This document attempts to explain exactly what Apache HTTP Server does when deciding what virtual host to serve a request from.
Most users should read about Name-based vs. IP-based Virtual Hosts to decide which type they want to use, then read more about name-based or IP-based virtualhosts, and then see some examples.
If you want to understand all the details, then you can come back to this page.
There is a main server which consists of all the definitions appearing outside of
There are virtual servers, called vhosts, which are defined by
VirtualHost directive includes one or more addresses and optional ports.
Hostnames can be used in place of IP addresses in a virtual host definition, but they are resolved at startup and if any name resolutions fail, those virtual host definitions are ignored. This is, therefore, not recommended.
The address can be specified as
*, which will match a request if no other vhost has the explicit address on which the request was received.
The address appearing in the
VirtualHost directive can have an optional port. If the port is unspecified, it is treated as a wildcard port, which can also be indicated explicitly using
*. The wildcard port matches any port.
(Port numbers specified in the
VirtualHost directive do not influence what port numbers Apache will listen on, they only control which
VirtualHost will be selected to handle a request. Use the
Listen directive to control the addresses and ports on which the server listens.)
Collectively the entire set of addresses (including multiple results from DNS lookups) are called the vhost's address set.
Apache automatically discriminates on the basis of the HTTP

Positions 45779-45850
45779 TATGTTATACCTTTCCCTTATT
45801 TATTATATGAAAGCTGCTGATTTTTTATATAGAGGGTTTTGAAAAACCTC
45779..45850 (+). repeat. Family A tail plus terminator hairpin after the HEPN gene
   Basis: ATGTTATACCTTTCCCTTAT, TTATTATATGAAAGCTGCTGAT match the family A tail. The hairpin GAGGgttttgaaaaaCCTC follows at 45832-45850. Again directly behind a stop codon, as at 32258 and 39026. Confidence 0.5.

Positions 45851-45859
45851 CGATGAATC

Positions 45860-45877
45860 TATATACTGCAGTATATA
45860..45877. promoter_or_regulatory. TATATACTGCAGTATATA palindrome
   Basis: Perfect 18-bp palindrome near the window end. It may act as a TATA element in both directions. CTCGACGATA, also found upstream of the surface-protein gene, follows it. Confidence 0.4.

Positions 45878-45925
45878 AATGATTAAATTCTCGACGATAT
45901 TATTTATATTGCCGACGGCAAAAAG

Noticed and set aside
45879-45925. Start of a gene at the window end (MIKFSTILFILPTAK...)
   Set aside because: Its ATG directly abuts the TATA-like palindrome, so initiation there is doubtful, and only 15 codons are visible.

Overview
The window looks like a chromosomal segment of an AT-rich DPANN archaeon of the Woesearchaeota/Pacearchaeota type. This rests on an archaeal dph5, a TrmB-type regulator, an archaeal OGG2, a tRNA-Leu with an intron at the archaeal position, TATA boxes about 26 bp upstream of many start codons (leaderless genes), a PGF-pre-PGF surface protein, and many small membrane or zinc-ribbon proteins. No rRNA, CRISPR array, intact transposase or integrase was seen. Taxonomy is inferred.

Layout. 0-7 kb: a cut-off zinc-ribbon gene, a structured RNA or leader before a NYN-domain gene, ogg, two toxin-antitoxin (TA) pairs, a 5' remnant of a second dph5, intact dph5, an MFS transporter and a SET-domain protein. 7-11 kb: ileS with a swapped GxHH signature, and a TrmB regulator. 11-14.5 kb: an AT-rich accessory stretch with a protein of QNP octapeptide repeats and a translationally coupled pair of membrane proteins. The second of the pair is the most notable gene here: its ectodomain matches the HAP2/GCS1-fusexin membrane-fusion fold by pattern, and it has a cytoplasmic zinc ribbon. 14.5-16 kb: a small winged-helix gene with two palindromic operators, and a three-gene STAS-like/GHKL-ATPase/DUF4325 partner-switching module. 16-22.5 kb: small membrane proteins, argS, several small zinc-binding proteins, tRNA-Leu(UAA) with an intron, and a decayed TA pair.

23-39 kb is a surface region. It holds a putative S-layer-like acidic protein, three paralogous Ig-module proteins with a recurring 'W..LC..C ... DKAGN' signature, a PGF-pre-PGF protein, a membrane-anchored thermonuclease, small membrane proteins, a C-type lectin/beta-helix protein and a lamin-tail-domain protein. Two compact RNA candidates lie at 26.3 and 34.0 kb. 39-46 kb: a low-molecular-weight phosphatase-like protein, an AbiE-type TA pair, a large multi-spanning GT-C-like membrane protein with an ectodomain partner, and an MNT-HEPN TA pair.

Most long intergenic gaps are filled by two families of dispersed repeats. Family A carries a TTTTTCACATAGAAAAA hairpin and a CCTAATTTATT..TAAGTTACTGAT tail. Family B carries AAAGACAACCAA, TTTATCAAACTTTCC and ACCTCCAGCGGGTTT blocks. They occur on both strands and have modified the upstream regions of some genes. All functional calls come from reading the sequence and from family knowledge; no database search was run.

Host header supplied by the client whenever the most specific match for an IP address and port combination is listed in multiple virtual hosts.
ServerName directive may appear anywhere within the definition of a server. However, each appearance overrides the previous appearance (within that server). If no
ServerName is specified, the server attempts to deduce it from the server's IP address.
The first name-based vhost in the configuration file for a given IP:port pair is significant because it is used for all requests received on that address and port for which no other vhost for that IP:port pair has a matching ServerName or ServerAlias. It is also used for all SSL connections if the server does not support Server Name Indication.
The complete list of names in the
VirtualHost directive are treated just like a (non wildcard)
ServerAlias (but are not overridden by any
For every vhost various default values are set. In particular:
SendBufferSizedirective then the respective value is inherited from the main server. (That is, inherited from whatever the final setting of that value is in the main server.)
Essentially, the main server is treated as "defaults" or a "base" on which to build each vhost. But the positioning of these main server definitions in the config file is largely irrelevant -- the entire config of the main server has been parsed when this final merging occurs. So even if a main server definition appears after a vhost definition it might affect the vhost definition.
If the main server has no
ServerName at this point, then the hostname of the machine that
httpd is running on is used instead. We will call the main server address set those IP addresses returned by a DNS lookup on the
ServerName of the main server.
For any undefined
ServerName fields, a name-based vhost defaults to the address given first in the
VirtualHost statement defining the vhost.
Any vhost that includes the magic
_default_ wildcard is given the same
ServerName as the main server.
The server determines which vhost to use for a request as follows: